Host Pathogen Interaction, Texas Biomedical Research Institute

Kulkarni, Smita, Ph.D.

Adjunct Assistant Professor

Personal Statement:

The clinical outcomes of viral infection are highly variable among individuals and are determined by complex interactions between the virus and the host. The majority of the human transcriptome consists of long noncoding RNAs (lncRNAs), which regulate the expression and function of protein-coding genes, cellular functions, and response to infections. How the host lncRNAs impact the replication and pathology of virus infectiona is unknown for most lncRNAs. Through an NIH-funded project, we recently discovered a novel mechanism of regulating HIV co-receptor CCR5 by a lncRNA, CCR5AS, which significantly influences HIV infection and disease outcomes. Multiple reports indicate the role of lncRNA expression may deregulate cellular and immune responses in virus infection. We have designed an in vitro silencing screen to determine the impact of virus-induced lncRNAs on viral replication.

Our studies are revealing lncRNAs that regulate viral replication and type I interferon (IFN-I) response. Our laboratory deciphers the functional role of virus-induced lncRNAs in viral replication and immune response. My laboratory has established all the necessary molecular and cell biology techniques. In addition, we have adapted CRISPR/Cas13d (CasRx) tool to target long noncoding RNAs. CasRx allows precise targeting of RNA independent of structural constraints. We employ CasRx-silencing to determine the functional impact of lncRNAs significantly affecting virus replication. I have broad training and experience in immunogenetics and have extensive experience in human gene regulation through epigenetic mechanisms, regulatory RNAs, and their role in disease (Nature 2011, PNAS 2013, J Immunol 2017, Nat Immunol 2019).


University of Mumbai, India, B.Sc, 1996, Biology
Haffkine Institute, Mumbai, India, M.Sc, 2000, Virology & Immunology
ACTREC, University of Mumbai, India, Ph.D, 2007, Applied Biology
Johns Hopkins Medical Institute, Baltimore, MD, Postdoctoral, 2008
Infectious Diseases, National Cancer Institute, Frederick, MD, Postdoctoral, 2013


Several genetic factors can modulate HIV-1 disease. However, genome-wide association studies (GWAS) across populations have shown that some of the identified disease-associated single nucleotide polymorphisms are in non-coding regions. Due to lack of functional explanation of the observed associations, these host genetic factors cannot be currently utilized as vaccine or drug targets. We are interested in studying non-coding gene variation that modulates HIV-1 disease.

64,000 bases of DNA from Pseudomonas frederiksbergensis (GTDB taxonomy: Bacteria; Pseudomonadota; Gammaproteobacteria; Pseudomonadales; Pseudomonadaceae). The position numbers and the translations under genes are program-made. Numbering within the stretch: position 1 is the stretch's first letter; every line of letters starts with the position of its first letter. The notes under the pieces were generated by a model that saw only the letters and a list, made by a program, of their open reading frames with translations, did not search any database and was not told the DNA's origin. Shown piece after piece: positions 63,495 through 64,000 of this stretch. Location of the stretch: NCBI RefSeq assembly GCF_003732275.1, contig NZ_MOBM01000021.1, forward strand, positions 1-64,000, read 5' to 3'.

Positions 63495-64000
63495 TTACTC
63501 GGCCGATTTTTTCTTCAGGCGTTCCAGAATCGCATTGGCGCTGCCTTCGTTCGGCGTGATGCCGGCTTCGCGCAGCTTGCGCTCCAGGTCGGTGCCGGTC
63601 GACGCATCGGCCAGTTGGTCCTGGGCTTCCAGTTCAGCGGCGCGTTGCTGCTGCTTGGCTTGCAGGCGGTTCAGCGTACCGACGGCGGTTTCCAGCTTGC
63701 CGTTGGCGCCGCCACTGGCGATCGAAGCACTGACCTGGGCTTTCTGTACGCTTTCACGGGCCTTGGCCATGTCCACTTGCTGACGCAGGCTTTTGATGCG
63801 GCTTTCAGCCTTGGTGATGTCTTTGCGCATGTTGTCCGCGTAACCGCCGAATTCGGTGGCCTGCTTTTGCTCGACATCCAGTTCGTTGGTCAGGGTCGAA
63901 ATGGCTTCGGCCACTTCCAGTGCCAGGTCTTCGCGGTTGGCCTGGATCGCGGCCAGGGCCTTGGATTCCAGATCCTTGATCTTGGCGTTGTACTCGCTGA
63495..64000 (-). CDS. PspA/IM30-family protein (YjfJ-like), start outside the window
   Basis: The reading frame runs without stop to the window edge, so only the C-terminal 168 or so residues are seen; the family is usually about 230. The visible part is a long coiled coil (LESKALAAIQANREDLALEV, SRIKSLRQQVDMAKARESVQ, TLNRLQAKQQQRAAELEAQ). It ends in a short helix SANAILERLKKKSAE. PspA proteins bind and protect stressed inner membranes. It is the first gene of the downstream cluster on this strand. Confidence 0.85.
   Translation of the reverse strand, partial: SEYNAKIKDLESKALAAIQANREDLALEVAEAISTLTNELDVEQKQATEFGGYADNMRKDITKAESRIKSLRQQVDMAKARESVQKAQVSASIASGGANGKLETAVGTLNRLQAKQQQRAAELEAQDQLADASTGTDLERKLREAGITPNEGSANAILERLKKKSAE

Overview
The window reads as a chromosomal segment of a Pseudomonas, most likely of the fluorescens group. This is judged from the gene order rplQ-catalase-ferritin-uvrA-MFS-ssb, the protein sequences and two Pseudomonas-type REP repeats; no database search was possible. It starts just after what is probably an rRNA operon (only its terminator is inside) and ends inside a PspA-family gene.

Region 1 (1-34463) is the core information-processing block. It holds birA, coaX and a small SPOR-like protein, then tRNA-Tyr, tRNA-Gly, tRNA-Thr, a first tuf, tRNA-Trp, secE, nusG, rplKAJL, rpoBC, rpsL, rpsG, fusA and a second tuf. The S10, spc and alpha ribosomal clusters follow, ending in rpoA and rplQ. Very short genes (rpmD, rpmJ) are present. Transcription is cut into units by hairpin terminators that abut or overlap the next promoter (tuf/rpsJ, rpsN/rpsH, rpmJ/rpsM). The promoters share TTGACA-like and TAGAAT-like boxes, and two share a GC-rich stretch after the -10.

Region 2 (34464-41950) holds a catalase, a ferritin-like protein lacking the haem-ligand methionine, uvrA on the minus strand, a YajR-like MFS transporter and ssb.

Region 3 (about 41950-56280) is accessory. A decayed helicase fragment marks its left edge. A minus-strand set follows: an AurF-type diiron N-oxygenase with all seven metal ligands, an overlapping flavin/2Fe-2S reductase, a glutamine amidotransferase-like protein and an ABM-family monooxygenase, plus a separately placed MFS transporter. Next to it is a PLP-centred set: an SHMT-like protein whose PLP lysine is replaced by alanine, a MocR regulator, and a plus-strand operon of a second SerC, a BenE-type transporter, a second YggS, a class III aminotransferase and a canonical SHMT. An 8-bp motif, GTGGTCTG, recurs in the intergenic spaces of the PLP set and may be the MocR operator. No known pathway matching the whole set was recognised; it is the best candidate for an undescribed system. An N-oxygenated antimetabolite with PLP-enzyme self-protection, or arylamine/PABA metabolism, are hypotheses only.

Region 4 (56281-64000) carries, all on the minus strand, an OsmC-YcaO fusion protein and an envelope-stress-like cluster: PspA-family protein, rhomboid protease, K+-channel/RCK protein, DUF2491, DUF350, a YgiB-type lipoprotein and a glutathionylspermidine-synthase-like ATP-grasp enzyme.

Effect of lncRNA on HIV disease. Less than 3% of the entire transcriptome is protein coding, signifying that non-coding RNAs represent most of the human transcriptome. Long non-coding RNA transcripts, termed lncRNAs (>200bp) have been identified in mammalian genomes by analysis of transcriptomic data, and while thousands of lncRNAs are known, not many of their functions have been identified. The lincRNAs have been implicated in the regulation of many cellular and developmental processes such as imprinting, dosage compensation, cell cycle regulation, pluripotency, retrotransposon silencing, meiotic entry, and telomere lengthening. My lab is interested in the role of lncRNAs in HIV replication and latency.

We have identified polymorphisms in the lncRNA genes that associate with HIV viral load control. These lncRNAs could potentially affect HIV pathogenesis and could represent the first example of a variation in lncRNA expression that affects disease; we are further investigating the function of inter-genic loci that mark diversity in disease outcomes.

Role of alternative 3’UTRs in gene regulation and diseases. Several human genes utilize alternative polyadenylation to generate transcript isoforms with varying lengths of 3’untranslated regions (3’UTR). 3’UTRs encode docking sites for regulatory RNA binding proteins and microRNAs, and thus are major determinants of post-transcriptional gene regulation. Alternative 3’UTR usage is extensively modulated in development, differentiation, proliferation, and neuron activation; alternative 3’UTRs could contribute to both gene expression and protein diversity.

Mutations in polyadenylation signals and other poly(A) cis-elements that lead to changes in gene expression can contribute to the development of human genetic diseases. A dysregulation of alternative 3’UTRs plays a role in cardiac hypertrophy and tumor progression. Manipulation of the length of 3’UTR can alter gene regulation and is considered promising for future therapeutic blocking of angiogenic signals in tumors.

Even though over 70% of human genes contain multiple poly(A) sites and could potentially be subjected to alternative 3’UTR regulation, it is not known what percentage is actually regulated by alternative 3’UTR and whether this results in any biological effects. We are studying alternative 3’UTRs of immune genes that may have an effect on immune response diversity and subsequent outcomes of infectious and autoimmune diseases.